This seems like it would be a harder problem. And it is. You need to make an infinite number of maps. But the saving grace is that as \(t\) changes slightly, the map \(S(\cdot, t)\) is also only going to change slightly. This means that we can parameterise the *change* relatively simply.

To this end, we write \[
\frac{\partial S}{\partial t} = f(S, t),
\] for some relatively simple function \(f\) that models the infinitesimal change in the transport map as we move along the path. The hope is that learning the vector field \(f\) will be *easier* than learning \(S\) directly. To finish the specification, we require that \[
S(x,0) = x.
\]

The question is _can we learn the function \(f\) from data? If we can, it will be (relatively) easy to evaluate the transport map for any sample by just solving^{15} the differential equation.

It turns out that the map \(S\) is most useful for *training* the normalising flow, while \(T\) is useful for generating samples from the trained model. If we were using the methods in the previous section, we would have had to commit to *either* modelling \(S\) *or* \(T\). One of the real advantages of the continuous formulation is that we can just as easily solve the equation with the *terminal condition*^{16} \[
S(x,1) = u
\] and solve the equation backwards in time to calculate \(T(u) = S(x, 0)\)! The dynamics of both equations are driven by the vector field \(f\)!

### A very quick introduction to inverse problems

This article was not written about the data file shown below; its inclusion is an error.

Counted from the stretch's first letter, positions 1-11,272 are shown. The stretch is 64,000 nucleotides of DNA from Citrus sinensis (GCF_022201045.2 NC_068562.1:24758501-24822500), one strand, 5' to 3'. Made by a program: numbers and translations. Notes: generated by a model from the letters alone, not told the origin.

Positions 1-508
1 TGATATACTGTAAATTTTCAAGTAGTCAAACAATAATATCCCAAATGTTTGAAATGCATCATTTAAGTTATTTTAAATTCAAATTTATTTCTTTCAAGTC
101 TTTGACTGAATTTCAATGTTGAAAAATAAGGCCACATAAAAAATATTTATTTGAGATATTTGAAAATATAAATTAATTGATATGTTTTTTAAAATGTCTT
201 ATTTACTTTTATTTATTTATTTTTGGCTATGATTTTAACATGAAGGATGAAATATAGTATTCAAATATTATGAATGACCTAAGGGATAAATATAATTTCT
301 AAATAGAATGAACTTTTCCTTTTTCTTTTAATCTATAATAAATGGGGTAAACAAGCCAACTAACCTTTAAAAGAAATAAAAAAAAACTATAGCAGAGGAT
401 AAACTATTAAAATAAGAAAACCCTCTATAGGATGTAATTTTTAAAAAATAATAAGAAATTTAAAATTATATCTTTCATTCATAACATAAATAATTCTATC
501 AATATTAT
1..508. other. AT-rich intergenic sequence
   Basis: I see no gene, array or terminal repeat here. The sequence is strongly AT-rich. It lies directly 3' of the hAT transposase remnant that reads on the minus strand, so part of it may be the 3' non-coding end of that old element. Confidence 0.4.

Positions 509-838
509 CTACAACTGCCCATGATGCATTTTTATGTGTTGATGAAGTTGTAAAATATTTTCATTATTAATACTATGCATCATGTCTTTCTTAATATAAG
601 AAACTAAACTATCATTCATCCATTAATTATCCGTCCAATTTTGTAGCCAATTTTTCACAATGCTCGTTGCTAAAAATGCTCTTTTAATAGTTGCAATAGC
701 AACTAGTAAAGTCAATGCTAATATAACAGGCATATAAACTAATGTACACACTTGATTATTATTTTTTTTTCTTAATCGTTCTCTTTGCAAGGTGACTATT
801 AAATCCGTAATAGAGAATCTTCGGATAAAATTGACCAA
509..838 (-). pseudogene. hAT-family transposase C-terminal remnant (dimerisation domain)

It turns out that learning parameters of differential equation (and other physical models) has a long and storied history in applied mathematics under the name of *inverse problems*. If that sounds like statistics, you’d be right. It’s statistics, except with no interest in measurement or, classically, uncertainty.

The classic inverse problem framing involves a *forward map* \(\mathcal{F}(f)(t, x)\) that takes as its input some parameters (often a function) and returns the full state of a system (often another function). For instance, the forwards map could be the solution of a partial differential equation like \[
\frac{\partial S}{\partial t} = f(S, t), \qquad S(0) = x.
\] The thing that you should notice about this is that the forward map is a) possibly expensive to compute, b) not explicitly known, and c) extremely^{17} non-linear.

The problem is specified with \(n\) data points \((t_1, x_1), \ldots, (t_n, x_n)\) and the aim is to find the value of \(f\) that best fits the data. The traditional choice is to minimise the mean-square error \[ \theta = \arg \min_\theta \sum_{i=1}^n \left(y_i - \mathcal{F}(f)(t_i,x_i)\right)^2. \]